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A Good Friday Reading

The people who heard me preach during Lent know that as a part of my Lenten discipline not only did I give up french fries, but I took on the challenge of participating in the Cooper River Bridge Run.  I am not a runner, nor do I play one on TV!  This was a major endeavor and one that the congregation seemed to enjoy.

There was another part that didn’t get near the publicity.  Each morning I added a reading to my morning routine from the wonderful little book Bread and Wine: Readings for Lent and Easter.  It has been a wonderful addition to my day, often giving me something to ponder, something to store away, something that I wish I had said.

breadandwineIn the later category was a wonderful essay by Morton Kelsey entitled The Cross and the Cellar.  I am not preaching on Good Friday, but if I were, I think I might just “borrow” these words.  Something for us all to consider on this Good Friday.

Let us look at some of the people who brought Jesus of Nazareth to crucifixion.  They were not monsters, but ordinary men and women like you and me. 

Pilate was a coward who cared more about his comfortable position than he did about justice.  Whenever you and I are willing to sacrifice someone else for our own benefit, whenever we don’t have the courage to stand up for what we see is right, we step into the same course that Pilate took.

Caiaphas was a devout and sincerely religious man.  But his essential flaw was that he thought he had the whole truth.  He thought he had to protect God from this man.  Those who put their creeds above mercy and kindness and love, walk in his steps even today.

Judas wanted Jesus to call upon heavenly powers, take control of the situation, and throw the Romans out of Palestine.  When he failed to do this, Judas no longer wanted anything to do with him.  Judas’ fault was that he couldn’t wait.  When we can’t wait and want to push things through, when we think we can accomplish a noble end by human means, we are just like Judas.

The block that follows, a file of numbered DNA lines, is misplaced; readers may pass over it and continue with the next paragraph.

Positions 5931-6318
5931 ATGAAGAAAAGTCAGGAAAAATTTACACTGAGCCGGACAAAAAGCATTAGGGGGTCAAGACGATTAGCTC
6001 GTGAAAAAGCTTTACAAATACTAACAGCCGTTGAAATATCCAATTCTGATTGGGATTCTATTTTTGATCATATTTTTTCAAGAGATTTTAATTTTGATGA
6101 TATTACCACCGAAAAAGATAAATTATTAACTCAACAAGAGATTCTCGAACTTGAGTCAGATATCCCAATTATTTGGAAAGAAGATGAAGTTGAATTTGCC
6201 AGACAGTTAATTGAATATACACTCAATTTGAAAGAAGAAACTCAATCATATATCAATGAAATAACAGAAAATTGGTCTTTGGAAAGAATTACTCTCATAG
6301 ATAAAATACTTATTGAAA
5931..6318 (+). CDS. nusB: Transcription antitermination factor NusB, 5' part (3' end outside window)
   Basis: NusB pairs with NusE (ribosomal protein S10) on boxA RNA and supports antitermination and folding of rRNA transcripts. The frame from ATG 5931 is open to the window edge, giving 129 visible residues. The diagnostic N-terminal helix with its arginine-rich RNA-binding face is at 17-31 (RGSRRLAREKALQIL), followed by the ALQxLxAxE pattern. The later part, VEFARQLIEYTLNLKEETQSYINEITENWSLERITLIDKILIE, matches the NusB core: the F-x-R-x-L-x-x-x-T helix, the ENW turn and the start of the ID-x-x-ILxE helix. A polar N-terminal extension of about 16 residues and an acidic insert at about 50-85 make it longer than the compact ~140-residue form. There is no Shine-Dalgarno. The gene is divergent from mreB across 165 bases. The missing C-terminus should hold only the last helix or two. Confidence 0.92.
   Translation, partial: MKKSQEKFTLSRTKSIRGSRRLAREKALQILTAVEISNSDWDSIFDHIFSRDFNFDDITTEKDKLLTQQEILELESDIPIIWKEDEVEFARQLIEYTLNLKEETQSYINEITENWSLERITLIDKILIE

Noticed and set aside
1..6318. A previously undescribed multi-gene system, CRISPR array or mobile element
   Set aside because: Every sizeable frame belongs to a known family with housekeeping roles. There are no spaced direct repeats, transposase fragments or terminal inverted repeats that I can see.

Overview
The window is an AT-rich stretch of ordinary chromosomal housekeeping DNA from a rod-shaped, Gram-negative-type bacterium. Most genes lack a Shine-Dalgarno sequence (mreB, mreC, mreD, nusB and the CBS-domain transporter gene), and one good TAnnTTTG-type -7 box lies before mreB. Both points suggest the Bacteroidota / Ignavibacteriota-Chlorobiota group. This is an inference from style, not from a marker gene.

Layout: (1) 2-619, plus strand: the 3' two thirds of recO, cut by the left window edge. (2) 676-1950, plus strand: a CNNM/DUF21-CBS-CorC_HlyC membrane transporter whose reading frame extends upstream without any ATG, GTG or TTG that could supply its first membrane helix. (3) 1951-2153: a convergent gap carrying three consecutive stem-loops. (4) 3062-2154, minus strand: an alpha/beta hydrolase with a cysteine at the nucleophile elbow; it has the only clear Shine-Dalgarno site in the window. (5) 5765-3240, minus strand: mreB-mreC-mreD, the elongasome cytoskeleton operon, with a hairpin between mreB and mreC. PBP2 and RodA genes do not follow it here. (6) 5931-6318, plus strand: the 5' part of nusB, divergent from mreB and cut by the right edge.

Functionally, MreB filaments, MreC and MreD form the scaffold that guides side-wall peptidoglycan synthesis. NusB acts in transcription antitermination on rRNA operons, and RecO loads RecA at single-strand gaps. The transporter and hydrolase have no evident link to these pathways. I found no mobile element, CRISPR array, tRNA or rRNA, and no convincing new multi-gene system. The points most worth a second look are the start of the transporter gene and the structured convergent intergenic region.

These were the things that crucified Jesus on Friday in Passover week A.D. 29.  They were not wild viciousness or sadistic brutality or naked hate, but the civilized vices of cowardice, bigotry, impatience, timidity, falsehood, indifference – vices all of us share, the very vices which crucify human beings today.

This destructiveness within us can seldom be transformed until we squarely face it in ourselves.  This confrontation often leads us to the pit.  The empty cross is planted there to remind us that suffering is real but not the end, that victory is possible if we strive on.

I so find myself in each of these individuals, which is why I really need to find myself at the foot of the cross to remember.


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“You really should read…”

I get this all the time!  From friends who have just finished a book and want to talk about it; from church members who have been struck by something they came across in a magazine; from TV shows who just entice me with some tidbit of the latest best seller.

But the worst of all are my family.

“You need to read this book.”

Sometime it is phrased in a work-related kind of way—“Dad, you should read this book.  It has great sermon illustrations!”  Other times they just think I should.  “You need to read Harry Potter and the Sorcerer’s Stone.”  “You need to read The Hunger Games.”

Eventually they just wear me down and I give in.

And they are usually right!  (Please don’t let them know I said that!)